SUNDAY NIGHT MUSIC BYTE
Kansas is an American rock band which became popular in the 1970s, with hit singles such as “Carry On Wayward Son” and “Dust in the Wind”. They have remained a classic rock radio staple and a popular touring act in North America and Europe.
The debut album, Kansas (#174), which was released in March 1974, showcased Kansas’ signature mix of guitars, keyboards, vocals, and Steinhardt’s violin style, which merged American-style boogie-rock with complex, symphonic arrangements and changing time signatures. Their sound bore the marks of late-1960s, early 1970s progressive rock, such as Genesis and Emerson, Lake, and Palmer. Promotion by Don Kirshner and touring behind the debut album and its two follow ups, Song for America (#57) and Masque (#70), increased awareness of Kansas.
On the strength of their 1977 hit single “Carry On Wayward Son” (#11) the band’s fourth album, Leftoverture (#5), released in October 1976, on which Steinhardt added viola and Walsh added vibraphone to their work, was a hit which garnered a lot of airplay on the burgeoning AOR radio format. “Carry On Wayward Son” was the closing song to the 1977 movie Heroes, featuring Henry Winkler and Sally Field. The follow up Point of Know Return (#4), released in October 1977, featured the title track (#28) and “Dust in the Wind” (#6), both hit singles.
Both albums had unique album covers, with Point of Know Return depicting a ship teetering over the edge of the world. Both albums have sold over 4 million copies in the U.S. alone. Both “Carry On Wayward Son” and “Dust In The Wind” were certified Gold singles, selling over one million units each.
During this period, Kansas became a major headlining act for several years, selling out the largest venues available to rock bands at the time (e.g., New York City’s Madison Square Garden). The band documented this era with its first live recording, 1978’s double live album Two For The Show, a snapshot of various performances from the 1977 and 1978 tours supporting Point Of Know Return. The band gained a solid reputation for faithful live reproduction of complex studio albums without the aid of additional musicians or MIDI sequencing computers.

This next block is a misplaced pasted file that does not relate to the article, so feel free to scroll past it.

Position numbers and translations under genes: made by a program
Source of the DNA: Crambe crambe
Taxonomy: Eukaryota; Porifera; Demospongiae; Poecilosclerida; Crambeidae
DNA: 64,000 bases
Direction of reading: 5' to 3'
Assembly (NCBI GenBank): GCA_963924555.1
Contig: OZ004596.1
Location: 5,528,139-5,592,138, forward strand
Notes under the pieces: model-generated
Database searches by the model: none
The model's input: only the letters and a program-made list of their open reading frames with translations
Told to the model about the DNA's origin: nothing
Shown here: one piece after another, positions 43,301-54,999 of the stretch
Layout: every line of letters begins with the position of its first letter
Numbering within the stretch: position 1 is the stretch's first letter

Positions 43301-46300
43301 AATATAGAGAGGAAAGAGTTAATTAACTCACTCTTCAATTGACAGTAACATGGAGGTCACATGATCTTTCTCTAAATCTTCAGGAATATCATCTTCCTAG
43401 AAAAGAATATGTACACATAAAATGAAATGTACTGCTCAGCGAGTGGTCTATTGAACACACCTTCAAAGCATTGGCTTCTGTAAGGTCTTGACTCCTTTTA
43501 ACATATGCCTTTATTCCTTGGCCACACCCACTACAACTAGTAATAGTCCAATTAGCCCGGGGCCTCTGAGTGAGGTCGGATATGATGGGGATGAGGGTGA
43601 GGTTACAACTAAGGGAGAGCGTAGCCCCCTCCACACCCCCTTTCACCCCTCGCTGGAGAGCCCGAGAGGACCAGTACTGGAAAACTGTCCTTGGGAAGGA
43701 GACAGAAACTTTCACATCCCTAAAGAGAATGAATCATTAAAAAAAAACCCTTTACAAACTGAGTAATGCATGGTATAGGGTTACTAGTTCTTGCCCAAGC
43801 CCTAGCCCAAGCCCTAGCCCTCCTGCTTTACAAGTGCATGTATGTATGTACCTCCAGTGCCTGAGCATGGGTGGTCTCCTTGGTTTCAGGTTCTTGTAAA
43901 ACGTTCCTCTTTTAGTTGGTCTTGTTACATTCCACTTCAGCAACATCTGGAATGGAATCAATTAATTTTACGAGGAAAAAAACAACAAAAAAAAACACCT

Kansas self-produced their follow-up to Point Of Know Return. The 1979 album Monolith (#10) featured lyrics influenced by The Urantia Book and Native American themes. “Kansas” itself is a toponym derived from the Kansa tribe, whose name is widely believed to mean “People Of The South Wind.” The starkly expressive album cover depicts Plains Indians in traditional dress and space suit helmets living in a settlement under the ruins of highway overpasses. While the album produced a Top 40 single in “People of the South Wind” (#23), both the band and the label were disappointed in Monolith’s failure to produce sales or radio airplay close to its two predecessors. Nevertheless, the album went Platinum and the Platinum record hangs in the Kansas State Historical Society.
Kansas’ band members began to drift apart in the early 1980s. Kerry Livgren became a born-again Christian, and this was reflected in his lyrics on the next three albums, beginning with Audio-Visions (#26), and especially on the Top 40 single (“Hold On”) released from that album. Dave Hope soon converted to Christianity as well. Walsh left in October 1981 to form a new band, Streets. In early 1982 Walsh was replaced by vocalist/keyboardist/guitarist John Elefante, also a born-again Christian, who along with his brother Dino, later became known for producing albums for Christian rock bands including Sweet Comfort Band, Petra, Bride, Rick Cua, and Guardian.
Please enjoy this video clip of Kansas performing “Carry On Wayward Son” in 1976…